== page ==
The incredible plan to save the world with more Californias
The issue: Like the citizens of many states, Californians believe that their own state is great—so what could possibly be better than even more Californias? There is a novel plan afoot to turn one (1) full-sized California into six (6) fun-sized Californias, as documented in the following link:
Above: Figure 1: An original official promotional image
(not my image; see details at http://en.wikipedia.org/wiki/Six_Californias )
This new California would consist of 4 Republican-leaning states and 2 Democratic-leaning states, instead of the single Democratic-leaning state that currently exists.
Instead of splitting California into just six states, with 12 Senate seats, I theorize that California should “shoot for the moon” and attempt to split itself into SIXTY states (with 120 Senate seats). Then, instead of just having a moderate six-fold increase in the state’s senatorial power, it would have a 60-fold increase.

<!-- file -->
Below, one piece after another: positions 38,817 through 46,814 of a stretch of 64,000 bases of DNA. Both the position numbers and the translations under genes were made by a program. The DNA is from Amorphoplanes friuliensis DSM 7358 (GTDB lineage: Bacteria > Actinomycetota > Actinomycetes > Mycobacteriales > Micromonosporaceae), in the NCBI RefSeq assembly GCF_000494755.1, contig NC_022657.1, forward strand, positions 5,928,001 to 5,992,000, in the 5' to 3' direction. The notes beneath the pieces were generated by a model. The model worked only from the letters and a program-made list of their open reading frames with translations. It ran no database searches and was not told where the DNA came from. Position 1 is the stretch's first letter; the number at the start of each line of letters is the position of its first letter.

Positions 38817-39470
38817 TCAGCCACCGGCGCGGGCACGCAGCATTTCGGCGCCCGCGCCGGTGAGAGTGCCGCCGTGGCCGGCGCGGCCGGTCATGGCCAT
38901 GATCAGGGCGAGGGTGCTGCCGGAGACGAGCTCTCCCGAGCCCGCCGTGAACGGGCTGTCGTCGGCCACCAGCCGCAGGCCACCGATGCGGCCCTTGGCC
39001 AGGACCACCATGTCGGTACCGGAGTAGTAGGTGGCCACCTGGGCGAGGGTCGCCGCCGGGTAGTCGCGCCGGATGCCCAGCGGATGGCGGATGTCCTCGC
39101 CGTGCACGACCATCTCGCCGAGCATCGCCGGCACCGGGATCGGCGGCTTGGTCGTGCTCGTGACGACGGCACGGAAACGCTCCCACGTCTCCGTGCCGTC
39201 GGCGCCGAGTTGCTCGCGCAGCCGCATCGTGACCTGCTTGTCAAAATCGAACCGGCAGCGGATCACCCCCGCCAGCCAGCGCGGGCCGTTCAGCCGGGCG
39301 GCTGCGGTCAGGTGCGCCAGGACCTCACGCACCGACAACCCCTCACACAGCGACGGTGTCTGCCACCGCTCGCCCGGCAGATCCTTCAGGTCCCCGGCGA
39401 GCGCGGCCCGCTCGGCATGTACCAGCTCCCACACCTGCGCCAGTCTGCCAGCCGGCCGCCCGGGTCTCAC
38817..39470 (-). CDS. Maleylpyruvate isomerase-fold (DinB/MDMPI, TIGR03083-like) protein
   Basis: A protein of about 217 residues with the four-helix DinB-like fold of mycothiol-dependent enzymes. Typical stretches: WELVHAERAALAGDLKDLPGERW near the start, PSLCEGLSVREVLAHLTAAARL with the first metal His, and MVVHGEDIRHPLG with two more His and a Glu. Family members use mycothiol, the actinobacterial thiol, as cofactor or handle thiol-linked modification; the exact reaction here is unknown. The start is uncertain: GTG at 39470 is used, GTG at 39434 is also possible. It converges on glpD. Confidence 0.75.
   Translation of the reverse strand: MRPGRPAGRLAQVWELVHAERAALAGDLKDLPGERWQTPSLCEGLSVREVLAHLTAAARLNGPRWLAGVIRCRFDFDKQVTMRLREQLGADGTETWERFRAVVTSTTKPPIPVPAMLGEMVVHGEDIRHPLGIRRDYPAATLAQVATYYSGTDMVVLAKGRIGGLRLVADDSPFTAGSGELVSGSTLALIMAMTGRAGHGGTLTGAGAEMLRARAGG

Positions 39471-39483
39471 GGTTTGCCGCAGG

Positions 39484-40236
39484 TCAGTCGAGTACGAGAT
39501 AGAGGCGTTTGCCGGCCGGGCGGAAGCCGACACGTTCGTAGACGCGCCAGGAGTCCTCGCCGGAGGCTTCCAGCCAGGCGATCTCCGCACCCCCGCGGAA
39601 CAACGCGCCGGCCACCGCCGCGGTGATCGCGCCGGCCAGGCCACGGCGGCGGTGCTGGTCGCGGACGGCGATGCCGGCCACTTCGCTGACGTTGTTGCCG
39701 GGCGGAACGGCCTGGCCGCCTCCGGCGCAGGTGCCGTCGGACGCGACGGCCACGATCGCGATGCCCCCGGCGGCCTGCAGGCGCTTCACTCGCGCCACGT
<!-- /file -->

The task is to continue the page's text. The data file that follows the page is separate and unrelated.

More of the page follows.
With 120 Senate seats to the remaining states’ 98, California would be able to bend the remaining states of the union to its inexorable will.
Above: Figure 2: Artist’s rendition of the hypothesized “Sixty Californias” initiative.
BUT PERHAPS EVEN:
The “Sixty States” still won’t give California a majority of the House of Representatives (CA would have somewhere between 60 and 120 representatives). In order to remedy that, a more drastic proposal must be put forward:
Above: Figure 3: The optimistic “Six Hundred Californias” initiative.
Since every state must have a minimum of one (1) representative, the new 600-fold alliance of micro-Californias would easily have a majority of total House of Representative seats (in fact, it would require serious re-structuring, since the House is currently limited to 435 voting members).
Instead of wasting their time attempting to split California into a mere six pieces, the voters should unite to make more dramatic change.
PROS: The legislative tyranny of this new assortment of mini-states would be absolute.
CONS: None per se, but it might be difficult to convince the other states to accept this partition.